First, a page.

The illumination filters 14 can also be used to provide polarization of the light from the source 12 which can be informative if the molecules are oriented on the substrate.

The objective lens 18 could be any one of numerous objective lens systems known in the art (e.g., coverslip corrected; coverslip uncorrected; long working distance). The objective lens 18 is the imaging element in the system. It can be configured to work with or without coverslips. In the case of microfluidic systems, the objective should have a working distance that is compatible with the coverings over the microfluidic systems. In the case of conventional 96-well plate, the objective lens should have a long working distance. This can sometimes reduce the magnification, but a large numerical aperture (NA) system can retain high magnification even for long working distance.

The substrate 34 could be composed of numerous materials (e.g., quadrature conditions: 120 nm oxide on silicon, 100 nm oxide on silicon, 80 nm oxide on silicon; SiN on silicon, anti-reflective (AR) coatings on glass, dielectric stacks on glass; Substrate formats: Quadraspec biological compact disc substrates, 96, 384, 1536-well plate substrates; and microfluidics). The substrate converts phase modulation to intensity modulation by interference effects set up by the substrate structure. This can be accomplished by a wide range of structures that have multiple layers ranging from a single layer to possibly hundreds.

One embodiment uses a substrate of thermal oxide grown on silicon. Thicknesses of 120 nm and 80 nm provide opposite quadrature at a wavelength of 635 nm. A thickness of 100 nm provides for phase-contrast imaging if a Fourier filter is used in the illumination and detection Fourier planes. Shifting of quadratures is also possible by choice of wavelength. Therefore, any multilayer substrate that produces partial reflections that may differ in phase by substantially π/2 will produce the appropriate phase-to-intensity conversion that is needed. An antireflection structure tuned near quadrature, or more generally dielectric stacks, can be used.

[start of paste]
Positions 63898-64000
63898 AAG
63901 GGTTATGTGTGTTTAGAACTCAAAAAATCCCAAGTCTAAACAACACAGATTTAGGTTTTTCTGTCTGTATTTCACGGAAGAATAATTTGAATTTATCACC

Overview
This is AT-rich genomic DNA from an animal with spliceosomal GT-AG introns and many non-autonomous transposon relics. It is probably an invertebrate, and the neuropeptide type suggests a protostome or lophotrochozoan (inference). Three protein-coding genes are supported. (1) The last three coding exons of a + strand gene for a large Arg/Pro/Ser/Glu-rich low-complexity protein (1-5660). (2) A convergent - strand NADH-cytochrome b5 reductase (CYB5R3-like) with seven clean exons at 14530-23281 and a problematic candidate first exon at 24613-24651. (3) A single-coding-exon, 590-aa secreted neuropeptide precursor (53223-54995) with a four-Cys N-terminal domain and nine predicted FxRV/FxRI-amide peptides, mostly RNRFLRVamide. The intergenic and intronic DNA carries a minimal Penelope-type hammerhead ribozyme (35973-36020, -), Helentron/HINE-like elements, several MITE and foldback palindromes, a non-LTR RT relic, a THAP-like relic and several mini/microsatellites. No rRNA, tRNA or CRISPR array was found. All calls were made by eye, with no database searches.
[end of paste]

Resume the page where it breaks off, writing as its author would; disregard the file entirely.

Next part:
Substrate formats can be highly varied. A Quadraspec biological compact disc system format is possible, with direct imaging of protein spots in the wells. Or conventional 96-well plates can be used with protein spots printed onto an optically flat bottom that has been coated with dielectric layers that provide the quadrature condition. The substrates also can consist of microfluidic systems that deliver sample to the protein spots in real time. The molecular interferometric imaging process works when the system is immersed in water or biological fluids. The effects of the fluid matrix are cancelled by comparing the mass increase of a specific spot to land and also to non-specific spots. Therefore, the near-surface sensitivity of SPR and BioLayer Interferometry (“BLI”) are not necessary because the full-field image allows reference values to be acquired simultaneously by which the matrix effects are subtracted.

The biolayers 32 can be structured in any of numerous ways known in the art (e.g., spots; ridges; checkerboard). The biological molecules can be patterned on the disc in many possible configurations. The most common are spots, ridges and checkerboards. Periodic ridges enable Fourier image processing techniques in one-dimension, and checkerboard patterns allow Fourier image analysis in two-dimensions. Alternating ridges of specific and non-specific molecules constitute an embodiment of differential encoding.

The stage 20 can also be structed in various embodiments (e.g., rotation; translation; dither). The stage motion enables normalization. Shifts of the stage 20 can take many formats that are chosen to be optimal for the different substrate formats. A rotation stage is perhaps most compatible with compact disc systems, while X-Y translation is most compatible with 96-well plates.

Dithering, which is another option for stage motion, is a periodic shifting back and forth. This might be used during kinetic binding experiments to better track the added mass. Dithering combined with synchronized pixel array image acquisition can be considered to be a type of pixel array lock-in approach.